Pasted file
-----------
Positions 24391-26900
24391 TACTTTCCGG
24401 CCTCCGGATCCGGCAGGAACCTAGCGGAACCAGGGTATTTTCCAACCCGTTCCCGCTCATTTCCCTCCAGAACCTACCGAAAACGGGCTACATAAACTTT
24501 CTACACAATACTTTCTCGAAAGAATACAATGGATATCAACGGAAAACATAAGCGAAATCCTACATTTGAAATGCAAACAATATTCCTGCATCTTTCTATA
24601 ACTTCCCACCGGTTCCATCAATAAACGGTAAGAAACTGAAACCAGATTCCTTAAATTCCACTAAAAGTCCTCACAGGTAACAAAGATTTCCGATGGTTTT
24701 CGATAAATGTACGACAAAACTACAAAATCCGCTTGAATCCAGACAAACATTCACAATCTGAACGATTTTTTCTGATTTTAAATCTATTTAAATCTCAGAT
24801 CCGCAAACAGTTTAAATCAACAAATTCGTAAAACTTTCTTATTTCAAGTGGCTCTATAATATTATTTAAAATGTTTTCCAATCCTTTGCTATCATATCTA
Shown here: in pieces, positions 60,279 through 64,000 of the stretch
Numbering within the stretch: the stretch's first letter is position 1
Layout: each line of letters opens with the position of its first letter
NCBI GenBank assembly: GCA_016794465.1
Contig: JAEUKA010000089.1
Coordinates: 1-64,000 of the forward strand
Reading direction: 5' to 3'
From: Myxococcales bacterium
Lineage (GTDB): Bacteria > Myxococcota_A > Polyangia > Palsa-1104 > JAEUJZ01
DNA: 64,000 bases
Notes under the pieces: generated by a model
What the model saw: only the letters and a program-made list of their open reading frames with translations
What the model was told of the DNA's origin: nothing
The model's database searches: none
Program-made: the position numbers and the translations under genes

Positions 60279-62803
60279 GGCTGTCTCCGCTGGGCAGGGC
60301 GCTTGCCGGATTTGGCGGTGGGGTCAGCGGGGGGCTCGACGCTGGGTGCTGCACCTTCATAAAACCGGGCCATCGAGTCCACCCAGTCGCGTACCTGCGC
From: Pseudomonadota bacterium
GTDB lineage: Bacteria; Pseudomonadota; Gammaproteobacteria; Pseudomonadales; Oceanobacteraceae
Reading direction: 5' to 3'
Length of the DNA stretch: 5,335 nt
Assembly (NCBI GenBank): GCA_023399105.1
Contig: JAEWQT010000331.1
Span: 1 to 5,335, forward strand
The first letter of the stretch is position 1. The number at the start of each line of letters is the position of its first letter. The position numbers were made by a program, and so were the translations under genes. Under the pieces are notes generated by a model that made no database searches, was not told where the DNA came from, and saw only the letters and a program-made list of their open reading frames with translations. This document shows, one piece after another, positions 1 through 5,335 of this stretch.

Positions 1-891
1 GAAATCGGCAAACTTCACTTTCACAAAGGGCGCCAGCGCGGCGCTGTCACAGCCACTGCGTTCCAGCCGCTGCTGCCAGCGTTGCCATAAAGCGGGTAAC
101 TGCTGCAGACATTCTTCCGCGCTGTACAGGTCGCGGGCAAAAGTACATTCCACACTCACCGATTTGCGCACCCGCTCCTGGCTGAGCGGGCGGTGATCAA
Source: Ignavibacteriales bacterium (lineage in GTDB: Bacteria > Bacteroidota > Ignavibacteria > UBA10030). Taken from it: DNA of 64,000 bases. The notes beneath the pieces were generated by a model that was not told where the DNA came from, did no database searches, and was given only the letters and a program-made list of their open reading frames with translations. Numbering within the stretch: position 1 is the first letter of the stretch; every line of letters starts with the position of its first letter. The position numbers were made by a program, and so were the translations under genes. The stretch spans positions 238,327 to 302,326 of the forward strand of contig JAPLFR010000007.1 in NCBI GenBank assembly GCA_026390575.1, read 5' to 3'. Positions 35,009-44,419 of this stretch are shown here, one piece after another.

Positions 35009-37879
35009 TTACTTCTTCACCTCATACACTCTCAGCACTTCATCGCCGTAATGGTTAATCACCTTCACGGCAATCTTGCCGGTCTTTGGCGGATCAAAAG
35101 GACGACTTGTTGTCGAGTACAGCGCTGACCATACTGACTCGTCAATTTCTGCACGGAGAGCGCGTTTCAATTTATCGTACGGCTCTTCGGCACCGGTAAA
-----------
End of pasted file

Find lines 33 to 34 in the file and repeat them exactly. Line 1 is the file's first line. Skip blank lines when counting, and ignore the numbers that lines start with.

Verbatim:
The first letter of the stretch is position 1. The number at the start of each line of letters is the position of its first letter. The position numbers were made by a program, and so were the translations under genes. Under the pieces are notes generated by a model that made no database searches, was not told where the DNA came from, and saw only the letters and a program-made list of their open reading frames with translations. This document shows, one piece after another, positions 1 through 5,335 of this stretch.

Positions 1-891